Thursday, October 13, 2011

US Navy, 236 Years of Freedom

Today the United States Navy is 236 years old. The greatest, most powerful, most dominant navy in the history of the planet was not always so. It started in a most humble manner on October 13, 1774 when the Continental Congress authorized two armed vessels to search for British munitions ships,. And humble it stayed for some time thereafter as the navy was essentially disbanded after the Revolutionary War. It was not until the Naval Act of 1794 that authorized construction and manning of six frigates to protect American merchant ships from the notorious Barbary Pirates that the navy again had any presence on the high seas. Still, six ships, humble.
Through the 19th century the navy grew but continued to be a regional force at best, until Theodore Roosevelt sent the “Great While Fleet” on a goodwill-show of force tour around the world. The 20th century presented threats and opportunities on an horrific new scale, culminating with WWII. Entering the largest global conflict in history, the US Navy was as undermanned, underarmed and overmatched as the rest of the American military. However, by the end of WWII, the US Navy had made the world’s oceans an American lake and constituted 90% of all the ships on the planet.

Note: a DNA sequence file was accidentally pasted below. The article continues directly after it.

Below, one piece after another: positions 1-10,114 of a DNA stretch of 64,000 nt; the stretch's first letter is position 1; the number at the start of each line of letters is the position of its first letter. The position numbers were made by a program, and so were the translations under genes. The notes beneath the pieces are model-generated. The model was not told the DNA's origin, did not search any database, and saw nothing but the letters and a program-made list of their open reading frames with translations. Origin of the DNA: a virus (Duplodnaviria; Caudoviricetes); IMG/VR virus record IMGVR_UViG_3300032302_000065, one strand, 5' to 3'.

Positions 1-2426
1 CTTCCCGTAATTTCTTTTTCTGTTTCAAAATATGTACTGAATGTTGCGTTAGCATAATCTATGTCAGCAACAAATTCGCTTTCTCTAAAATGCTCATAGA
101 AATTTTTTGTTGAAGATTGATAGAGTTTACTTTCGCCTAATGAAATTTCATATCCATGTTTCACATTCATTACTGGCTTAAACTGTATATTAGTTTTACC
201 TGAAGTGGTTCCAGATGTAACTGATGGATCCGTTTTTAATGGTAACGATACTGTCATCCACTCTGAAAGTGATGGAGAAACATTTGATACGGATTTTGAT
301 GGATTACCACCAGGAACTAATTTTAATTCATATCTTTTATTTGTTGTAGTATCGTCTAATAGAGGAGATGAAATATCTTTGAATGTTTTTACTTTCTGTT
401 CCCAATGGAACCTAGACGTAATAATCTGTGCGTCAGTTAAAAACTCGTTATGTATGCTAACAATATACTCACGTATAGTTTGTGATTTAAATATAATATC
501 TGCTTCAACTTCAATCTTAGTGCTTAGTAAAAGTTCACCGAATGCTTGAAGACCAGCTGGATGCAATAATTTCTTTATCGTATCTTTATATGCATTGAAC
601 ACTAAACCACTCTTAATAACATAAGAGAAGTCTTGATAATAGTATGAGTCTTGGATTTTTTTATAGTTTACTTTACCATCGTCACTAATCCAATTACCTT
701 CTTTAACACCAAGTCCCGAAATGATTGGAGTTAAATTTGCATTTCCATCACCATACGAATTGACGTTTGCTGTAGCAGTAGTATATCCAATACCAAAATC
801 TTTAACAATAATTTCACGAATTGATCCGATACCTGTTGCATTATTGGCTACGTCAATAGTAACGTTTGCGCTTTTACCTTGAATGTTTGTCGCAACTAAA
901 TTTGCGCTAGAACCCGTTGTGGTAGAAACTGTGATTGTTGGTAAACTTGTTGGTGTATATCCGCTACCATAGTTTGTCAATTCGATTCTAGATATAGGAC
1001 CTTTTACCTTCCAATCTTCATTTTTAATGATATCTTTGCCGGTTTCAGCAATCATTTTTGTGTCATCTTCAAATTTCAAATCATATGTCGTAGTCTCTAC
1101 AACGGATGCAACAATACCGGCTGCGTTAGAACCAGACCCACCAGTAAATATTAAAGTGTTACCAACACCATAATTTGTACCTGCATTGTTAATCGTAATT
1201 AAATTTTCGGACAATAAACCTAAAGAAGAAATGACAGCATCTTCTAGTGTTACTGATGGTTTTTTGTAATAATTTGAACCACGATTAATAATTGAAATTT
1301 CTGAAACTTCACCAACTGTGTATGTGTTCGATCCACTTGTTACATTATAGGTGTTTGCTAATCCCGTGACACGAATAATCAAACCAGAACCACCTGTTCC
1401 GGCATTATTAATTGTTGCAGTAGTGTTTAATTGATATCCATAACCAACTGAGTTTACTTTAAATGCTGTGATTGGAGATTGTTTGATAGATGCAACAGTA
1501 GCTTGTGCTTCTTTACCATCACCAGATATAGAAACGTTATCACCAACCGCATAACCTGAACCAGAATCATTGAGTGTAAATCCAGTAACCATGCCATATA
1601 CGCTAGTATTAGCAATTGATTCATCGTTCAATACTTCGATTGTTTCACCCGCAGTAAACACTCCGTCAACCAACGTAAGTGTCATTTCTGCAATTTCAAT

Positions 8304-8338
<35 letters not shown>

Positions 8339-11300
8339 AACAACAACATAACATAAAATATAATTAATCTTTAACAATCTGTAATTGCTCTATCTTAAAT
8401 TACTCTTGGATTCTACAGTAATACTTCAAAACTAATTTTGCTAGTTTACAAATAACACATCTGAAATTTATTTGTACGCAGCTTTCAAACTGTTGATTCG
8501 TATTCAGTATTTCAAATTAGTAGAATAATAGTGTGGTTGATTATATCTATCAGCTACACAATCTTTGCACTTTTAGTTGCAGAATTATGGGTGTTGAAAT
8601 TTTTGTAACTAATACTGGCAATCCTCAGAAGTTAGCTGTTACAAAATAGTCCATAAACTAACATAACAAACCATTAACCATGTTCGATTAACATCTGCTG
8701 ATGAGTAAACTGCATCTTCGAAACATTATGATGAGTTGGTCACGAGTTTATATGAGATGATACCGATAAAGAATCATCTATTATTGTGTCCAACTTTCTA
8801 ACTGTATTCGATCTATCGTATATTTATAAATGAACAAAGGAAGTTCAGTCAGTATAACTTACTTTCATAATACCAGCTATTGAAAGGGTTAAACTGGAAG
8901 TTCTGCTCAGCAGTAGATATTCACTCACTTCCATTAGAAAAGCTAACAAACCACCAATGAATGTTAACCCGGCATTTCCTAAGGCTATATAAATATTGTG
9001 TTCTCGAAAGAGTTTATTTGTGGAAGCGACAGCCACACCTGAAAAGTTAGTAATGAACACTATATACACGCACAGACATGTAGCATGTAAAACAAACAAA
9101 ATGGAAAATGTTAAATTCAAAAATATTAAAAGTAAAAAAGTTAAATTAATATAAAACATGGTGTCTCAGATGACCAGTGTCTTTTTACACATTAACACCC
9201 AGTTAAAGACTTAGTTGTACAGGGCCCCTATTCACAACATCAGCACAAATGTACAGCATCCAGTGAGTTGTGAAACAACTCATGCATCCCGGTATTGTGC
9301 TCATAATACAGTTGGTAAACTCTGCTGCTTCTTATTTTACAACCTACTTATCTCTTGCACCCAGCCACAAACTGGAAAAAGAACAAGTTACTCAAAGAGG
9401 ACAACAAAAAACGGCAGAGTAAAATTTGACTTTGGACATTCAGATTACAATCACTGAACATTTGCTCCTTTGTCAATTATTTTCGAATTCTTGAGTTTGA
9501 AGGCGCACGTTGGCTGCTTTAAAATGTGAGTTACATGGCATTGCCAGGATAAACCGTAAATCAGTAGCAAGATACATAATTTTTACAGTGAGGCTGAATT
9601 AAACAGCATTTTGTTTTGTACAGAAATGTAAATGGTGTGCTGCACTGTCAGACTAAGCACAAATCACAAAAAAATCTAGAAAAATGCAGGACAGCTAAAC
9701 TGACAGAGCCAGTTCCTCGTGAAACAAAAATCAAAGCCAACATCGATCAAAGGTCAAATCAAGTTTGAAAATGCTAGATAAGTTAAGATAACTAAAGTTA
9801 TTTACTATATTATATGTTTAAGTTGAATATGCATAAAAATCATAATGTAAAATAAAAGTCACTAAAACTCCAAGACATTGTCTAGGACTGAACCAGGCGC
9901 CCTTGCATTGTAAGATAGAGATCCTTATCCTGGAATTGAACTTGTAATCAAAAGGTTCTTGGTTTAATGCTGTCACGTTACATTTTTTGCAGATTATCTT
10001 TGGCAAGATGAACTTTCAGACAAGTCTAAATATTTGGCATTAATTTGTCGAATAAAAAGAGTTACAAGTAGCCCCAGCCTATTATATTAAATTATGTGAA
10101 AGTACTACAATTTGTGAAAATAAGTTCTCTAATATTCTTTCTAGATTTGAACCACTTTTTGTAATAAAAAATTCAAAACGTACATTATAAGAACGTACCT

Today, the US Navy dwarfs that of any of country’s. It has the worlds largest carrier fleet with the most advanced carriers of any nation. In terms of tonnage, it is larger than the next 13 navies, combined. With over 286 active ships, 3,700 aircraft, 328,000 active and 101,000 reserve personnel, it dominates the high seas even more than the British did in the 1700s. There has never been such a massive disparity between the world’s most powerful navy and any others, allies or enemies.
The USS Nashville of course played an integral part in naval history, starting with being a new ship in a small navy that faced overwhelming odds at the beginning of WWII, to being part of the most powerful navy the world had ever seen at the time. Her heritage, as part of American Naval Heritage, lives on.

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